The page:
Gráinne has a particular interest in equality and discrimination law including in a non-employment context. She was instructed by the National Secular Society to advise on the Government’s obligations to activate s.9(5) of the Equality Act 2010 prohibiting discrimination on the grounds of caste.
Gráinne represents clients before the full range of professional and regulatory bodies and in particular deals with fitness to practice hearings before the Nursing and Midwifery Council, General Medical Council and the Health Professions Council. She also advises and represents professionals facing baring by the Disclosure and Barring Service including the Adult and/or Children’s Barred List.
Gráinne is a Guest Lecturer on the LLM in Employment Law at the London School of Economics.
Gráinne has acted for parents, children and local authorities in the full range of private and public family law matters, including final hearings. She acts in international family law cases including abduction, international adoption and relocation cases and has experience in FGM and forced marriage cases. Gráinne is frequently instructed both as an expert and advocate in cases involving issues of Irish law and in cases involving discrete human rights points. She also provides expert advice in immigration and family proceedings relating to public law, discrimination and community care matters.
Gráinne undertakes advisory work, litigation, teaching and training in international and European human rights law and in international criminal law. She has most recently been instructed by Reprieve to advise on the case of Ibrahim Halawa, an Irish citizen detained in Egypt for over two years who faces a mass trial alongside 493 other Defendants.
In addition to her litigation and advisory work, Gráinne undertakes trial observations and fact finding missions in international human rights law including on behalf of both the Bar Human Rights Committee (BHRC), of which she is on the Executive Committee and the International Bar Association Human Rights Institute (IBA HRI). In 2016, she travelled with Steve Cragg QC to Calais to undertake a fact-finding mission in relation to police violence in the camps. In 2015, she was appointed as a trial observer in the Anwar Ibrahim trial in the Federal Court of Malaysia. In July 2013, Gráinne was part of a delegation to Nigeria where she delivered training on behalf of UNICEF to the Nigerian National Human Rights Commission on children’s rights and international law.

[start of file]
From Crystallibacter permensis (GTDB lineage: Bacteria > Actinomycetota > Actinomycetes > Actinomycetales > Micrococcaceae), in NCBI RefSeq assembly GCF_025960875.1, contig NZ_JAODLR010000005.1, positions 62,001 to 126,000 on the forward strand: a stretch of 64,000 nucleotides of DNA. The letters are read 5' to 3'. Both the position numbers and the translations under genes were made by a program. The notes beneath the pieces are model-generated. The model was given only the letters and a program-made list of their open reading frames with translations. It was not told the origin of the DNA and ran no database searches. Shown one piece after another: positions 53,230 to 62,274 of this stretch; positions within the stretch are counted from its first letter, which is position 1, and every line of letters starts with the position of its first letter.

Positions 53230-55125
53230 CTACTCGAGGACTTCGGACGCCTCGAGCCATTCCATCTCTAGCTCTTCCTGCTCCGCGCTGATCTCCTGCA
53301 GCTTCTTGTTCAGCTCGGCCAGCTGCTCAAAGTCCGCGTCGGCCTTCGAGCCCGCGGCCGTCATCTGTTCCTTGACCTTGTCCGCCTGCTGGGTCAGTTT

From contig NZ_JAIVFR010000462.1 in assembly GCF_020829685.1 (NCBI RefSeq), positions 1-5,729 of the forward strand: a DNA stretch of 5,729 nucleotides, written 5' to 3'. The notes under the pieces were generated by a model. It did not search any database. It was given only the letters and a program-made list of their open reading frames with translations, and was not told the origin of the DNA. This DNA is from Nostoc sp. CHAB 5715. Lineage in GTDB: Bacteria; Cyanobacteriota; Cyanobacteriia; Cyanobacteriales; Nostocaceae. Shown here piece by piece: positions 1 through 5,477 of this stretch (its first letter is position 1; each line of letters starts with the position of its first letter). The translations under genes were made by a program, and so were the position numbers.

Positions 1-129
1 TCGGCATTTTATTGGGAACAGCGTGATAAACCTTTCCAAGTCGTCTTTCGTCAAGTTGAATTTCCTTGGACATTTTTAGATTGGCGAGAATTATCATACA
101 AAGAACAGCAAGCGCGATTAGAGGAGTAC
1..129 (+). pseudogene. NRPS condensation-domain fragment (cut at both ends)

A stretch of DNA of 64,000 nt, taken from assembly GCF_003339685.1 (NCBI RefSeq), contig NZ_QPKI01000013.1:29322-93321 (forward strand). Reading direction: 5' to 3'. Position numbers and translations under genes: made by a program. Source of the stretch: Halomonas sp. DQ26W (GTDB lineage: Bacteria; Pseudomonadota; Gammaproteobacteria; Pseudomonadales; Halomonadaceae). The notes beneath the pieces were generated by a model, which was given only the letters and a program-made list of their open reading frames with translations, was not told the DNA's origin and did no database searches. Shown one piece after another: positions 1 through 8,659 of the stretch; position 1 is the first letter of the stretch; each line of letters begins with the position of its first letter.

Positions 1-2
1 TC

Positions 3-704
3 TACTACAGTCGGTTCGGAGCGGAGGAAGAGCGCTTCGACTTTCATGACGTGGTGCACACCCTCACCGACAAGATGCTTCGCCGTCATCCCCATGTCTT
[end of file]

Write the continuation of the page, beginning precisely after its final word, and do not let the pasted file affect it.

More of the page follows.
In 2013, Gráinne was awarded a Pegasus scholarship to complete a fellowship at the Center for Constitutional Rights in New York where she worked on national security, international human rights and Guantanamo Bay cases.
Gráinne has acted in an advisory capacity to organizations involved in litigation before the UN Human Rights Committee and the Court of Justice of the Economic Community of West African States. She was part of the drafting team instructed by Open Society Justice Initiative in Askarov v Kyrgyz Republic, before the UN Human Rights Committee.
Academic Work: Teaching, Training, Research
Gráinne teaches International Human Rights Law to LLM students in the London School of Economics where she is an active member of the Law Department. She also teaches on the LLM in Employment Law. She is an Associate Fellow of the Higher Education Academy.
Gráinne teaches advocacy and refugee law at BPP Law School and is accredited to provide advocacy training by the Advocacy Training Council.
- Hossain and others v SSHD  EWHC 1331 (Admin) – Test case (with four representative claimants) on the lawfulness of the “Detained Asylum Casework” system; granted declaration that SSHD failed to have regard to equality duties in considering asylum claims in detention
- Re AO (Care Proceedings)  EWFC 36 – High Court case on when and whether a woman’s decision to give her child up for adoption is likely to meet the threshold criteria for a care order pursuant to s. 31 Children Act 1989 – see coverage in the Guardian and Family Law Week